Noah Cuatro died on July 6 after reportedly drowning in a pool, and his parents took him to a hospital, according to KTLA.
Medical staff, however, found trauma on the child’s body that was inconsistent with drowning, it was reported.
KTLA exclusive: 4-year-old Palmdale boy who died under suspicious circumstances begged not to be returned to his parents’ custody after multiple stints in foster care, his grand-grandmother says https://t.co/0EpzzZXesU
— KTLA (@KTLA) July 10, 2019
Eva Hernandez, the child’s great-grandmother, told the station that he was taken from his mother at birth and was in and out of foster care until he was placed in Hernandez’s custody when he was 3 months old.
He was sent back to his parents home at 9 months of age but was removed after a year due to neglect and malnutrition, she told KTLA. He was again placed in foster care until Hernandez again regained custody of the boy before he lived with her for two years.
In November 2018, he was sent back to his mother and father. Noah, she said, begged them not to.
“I told the social workers, ‘Please, he doesn’t want to leave. He wants to stay here. He begged me,’” Hernandez told KTLA. “He would hold on to me and say, ‘Don’t send me back, grandma.’ I don’t know. I couldn’t do anything. I just had to send him back.”
The Los Angeles Sheriff’s Department said it is now investigating the circumstances surrounding the boy’s death, the Los Angeles Daily News reported.
Sheriff Alex Villanueva said, “Once the child was transported to a local hospital, there was some trauma found on the body that was inconsistent with a drowning … At this point, we’re retrieving the case file as we speak—we’re going to be reviewing that case file, and we’ll have more information in the next coming days.”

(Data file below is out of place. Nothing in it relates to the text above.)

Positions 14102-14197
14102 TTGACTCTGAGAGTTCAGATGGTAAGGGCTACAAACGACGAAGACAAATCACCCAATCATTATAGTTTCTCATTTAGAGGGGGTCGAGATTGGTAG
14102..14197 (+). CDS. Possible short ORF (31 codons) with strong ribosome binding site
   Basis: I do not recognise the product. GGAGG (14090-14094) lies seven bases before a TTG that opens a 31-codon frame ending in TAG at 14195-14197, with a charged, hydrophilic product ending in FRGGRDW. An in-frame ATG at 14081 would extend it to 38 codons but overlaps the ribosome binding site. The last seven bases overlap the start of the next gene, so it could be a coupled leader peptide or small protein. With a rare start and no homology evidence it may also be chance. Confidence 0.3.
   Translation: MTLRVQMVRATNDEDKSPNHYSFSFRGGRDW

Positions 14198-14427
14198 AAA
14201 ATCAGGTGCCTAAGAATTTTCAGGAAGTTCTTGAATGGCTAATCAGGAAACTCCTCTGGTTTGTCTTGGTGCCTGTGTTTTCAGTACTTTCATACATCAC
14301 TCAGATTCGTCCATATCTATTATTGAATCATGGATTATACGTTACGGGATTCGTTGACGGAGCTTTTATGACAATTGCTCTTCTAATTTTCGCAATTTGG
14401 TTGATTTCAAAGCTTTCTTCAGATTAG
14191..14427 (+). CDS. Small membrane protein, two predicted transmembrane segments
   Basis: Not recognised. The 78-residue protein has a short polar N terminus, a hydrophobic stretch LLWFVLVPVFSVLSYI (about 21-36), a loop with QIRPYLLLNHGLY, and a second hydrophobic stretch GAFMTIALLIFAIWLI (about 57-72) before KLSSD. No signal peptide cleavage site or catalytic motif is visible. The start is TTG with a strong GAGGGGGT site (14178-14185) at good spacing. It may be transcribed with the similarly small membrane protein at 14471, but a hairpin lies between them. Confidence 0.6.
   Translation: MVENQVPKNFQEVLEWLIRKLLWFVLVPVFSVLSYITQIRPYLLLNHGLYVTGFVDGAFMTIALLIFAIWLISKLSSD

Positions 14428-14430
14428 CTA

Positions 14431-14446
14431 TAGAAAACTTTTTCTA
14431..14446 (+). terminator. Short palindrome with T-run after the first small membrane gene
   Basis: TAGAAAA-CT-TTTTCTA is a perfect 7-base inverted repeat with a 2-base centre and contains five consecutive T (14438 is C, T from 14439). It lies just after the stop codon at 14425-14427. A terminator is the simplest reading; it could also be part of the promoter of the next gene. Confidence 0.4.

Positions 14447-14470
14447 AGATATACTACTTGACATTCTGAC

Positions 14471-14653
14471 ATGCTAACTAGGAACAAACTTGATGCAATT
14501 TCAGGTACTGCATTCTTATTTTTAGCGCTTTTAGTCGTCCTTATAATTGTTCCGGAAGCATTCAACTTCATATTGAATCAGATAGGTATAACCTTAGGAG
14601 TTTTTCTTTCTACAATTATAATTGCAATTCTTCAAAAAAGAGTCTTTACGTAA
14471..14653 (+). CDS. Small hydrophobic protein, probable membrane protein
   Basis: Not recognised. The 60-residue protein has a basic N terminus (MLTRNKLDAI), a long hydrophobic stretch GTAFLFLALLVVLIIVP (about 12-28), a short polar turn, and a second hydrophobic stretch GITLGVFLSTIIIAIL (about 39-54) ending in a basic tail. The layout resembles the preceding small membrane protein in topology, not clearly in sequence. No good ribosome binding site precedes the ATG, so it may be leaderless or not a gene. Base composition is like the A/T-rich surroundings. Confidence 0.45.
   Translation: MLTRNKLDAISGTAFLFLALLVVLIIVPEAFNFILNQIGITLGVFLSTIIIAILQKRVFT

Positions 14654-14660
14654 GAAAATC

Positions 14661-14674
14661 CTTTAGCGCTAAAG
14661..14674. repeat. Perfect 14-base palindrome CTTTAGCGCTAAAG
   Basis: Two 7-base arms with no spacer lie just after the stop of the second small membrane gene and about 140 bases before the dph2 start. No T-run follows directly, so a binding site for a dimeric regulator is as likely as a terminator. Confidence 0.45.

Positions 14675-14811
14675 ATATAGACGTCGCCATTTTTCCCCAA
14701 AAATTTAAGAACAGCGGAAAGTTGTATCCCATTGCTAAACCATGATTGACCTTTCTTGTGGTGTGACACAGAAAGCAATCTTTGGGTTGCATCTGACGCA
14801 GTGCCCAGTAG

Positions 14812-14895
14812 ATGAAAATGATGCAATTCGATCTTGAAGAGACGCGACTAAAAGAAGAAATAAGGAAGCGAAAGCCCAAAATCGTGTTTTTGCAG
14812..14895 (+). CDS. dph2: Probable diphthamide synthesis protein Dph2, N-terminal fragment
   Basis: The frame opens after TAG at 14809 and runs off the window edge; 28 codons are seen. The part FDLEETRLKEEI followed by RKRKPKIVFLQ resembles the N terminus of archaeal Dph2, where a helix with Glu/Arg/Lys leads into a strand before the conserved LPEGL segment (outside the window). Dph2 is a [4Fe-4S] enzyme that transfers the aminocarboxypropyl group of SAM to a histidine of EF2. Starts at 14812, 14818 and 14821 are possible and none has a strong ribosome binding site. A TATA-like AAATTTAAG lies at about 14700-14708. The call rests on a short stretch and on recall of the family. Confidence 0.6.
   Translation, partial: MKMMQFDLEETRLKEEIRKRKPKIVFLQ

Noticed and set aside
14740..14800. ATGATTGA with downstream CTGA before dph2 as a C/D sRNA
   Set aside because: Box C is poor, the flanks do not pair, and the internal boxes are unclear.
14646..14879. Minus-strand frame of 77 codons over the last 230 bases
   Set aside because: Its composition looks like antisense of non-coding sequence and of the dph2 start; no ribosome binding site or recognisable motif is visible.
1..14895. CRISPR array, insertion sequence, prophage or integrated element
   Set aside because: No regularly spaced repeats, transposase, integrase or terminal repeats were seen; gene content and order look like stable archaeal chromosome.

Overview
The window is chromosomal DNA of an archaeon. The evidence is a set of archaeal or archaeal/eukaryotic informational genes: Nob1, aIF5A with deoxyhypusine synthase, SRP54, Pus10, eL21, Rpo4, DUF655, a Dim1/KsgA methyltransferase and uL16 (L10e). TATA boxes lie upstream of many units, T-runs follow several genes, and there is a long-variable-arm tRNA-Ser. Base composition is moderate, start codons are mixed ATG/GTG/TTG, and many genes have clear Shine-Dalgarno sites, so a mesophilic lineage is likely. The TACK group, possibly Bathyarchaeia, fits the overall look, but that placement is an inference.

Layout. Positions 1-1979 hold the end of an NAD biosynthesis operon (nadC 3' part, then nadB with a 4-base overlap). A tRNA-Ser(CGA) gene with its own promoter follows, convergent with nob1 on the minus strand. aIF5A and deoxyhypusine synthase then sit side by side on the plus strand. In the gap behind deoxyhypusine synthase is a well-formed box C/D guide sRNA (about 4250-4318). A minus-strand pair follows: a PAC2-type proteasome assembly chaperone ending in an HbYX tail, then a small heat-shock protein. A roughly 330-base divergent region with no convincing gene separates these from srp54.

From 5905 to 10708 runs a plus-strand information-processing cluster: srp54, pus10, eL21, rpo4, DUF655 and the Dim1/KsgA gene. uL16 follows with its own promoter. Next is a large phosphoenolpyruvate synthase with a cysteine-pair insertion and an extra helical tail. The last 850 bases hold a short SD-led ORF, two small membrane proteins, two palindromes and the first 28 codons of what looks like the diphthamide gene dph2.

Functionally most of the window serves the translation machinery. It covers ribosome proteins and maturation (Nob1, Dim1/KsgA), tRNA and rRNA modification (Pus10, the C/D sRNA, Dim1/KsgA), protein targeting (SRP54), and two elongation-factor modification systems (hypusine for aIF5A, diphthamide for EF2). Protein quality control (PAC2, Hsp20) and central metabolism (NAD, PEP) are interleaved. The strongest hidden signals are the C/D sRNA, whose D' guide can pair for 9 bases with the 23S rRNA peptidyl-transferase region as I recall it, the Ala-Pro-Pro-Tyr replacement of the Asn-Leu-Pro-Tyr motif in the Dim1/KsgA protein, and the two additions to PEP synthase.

Hernandez told KLTA that after several months in his parents’ custody, the child seemed different.
“He was not the same little boy anymore,” Hernandez said. “He looked so sad and withdrawn.”
She also got the sense that he wanted to tell her something.
“He didn’t have the chance. She was just looking at him, and he wouldn’t say anything,” Hernandez said of his mother. “He would say, ‘Grandma,’ then he would just shut down. I kept saying, ‘What’s wrong? Tell me baby,’ and he wouldn’t say it.”
Hernandez said she filed a complaint with the Department of Children and Family Services after receiving a tip that Noah was being abused. Social workers allegedly told her that everything was fine.
“If they would have taken him out of there, he would still be here,” Hernandez said, adding that “the kids don’t have a voice.”
Three other children were removed from the home, KTLA reported.
ABC7 reported that during Noah’s time in foster care, he stayed at Bithiah’s House, which houses babies and toddlers with medical issues.
Its co-founder, Michelle Thompson, said he was malnourished and couldn’t walk.
Yet, “He was such a joy,” Thompson told the station. “He had this crazy wild brown hair and he was so joyful.”
Other details about the case are not clear. Local news reports didn’t reveal the names of Noah’s parents.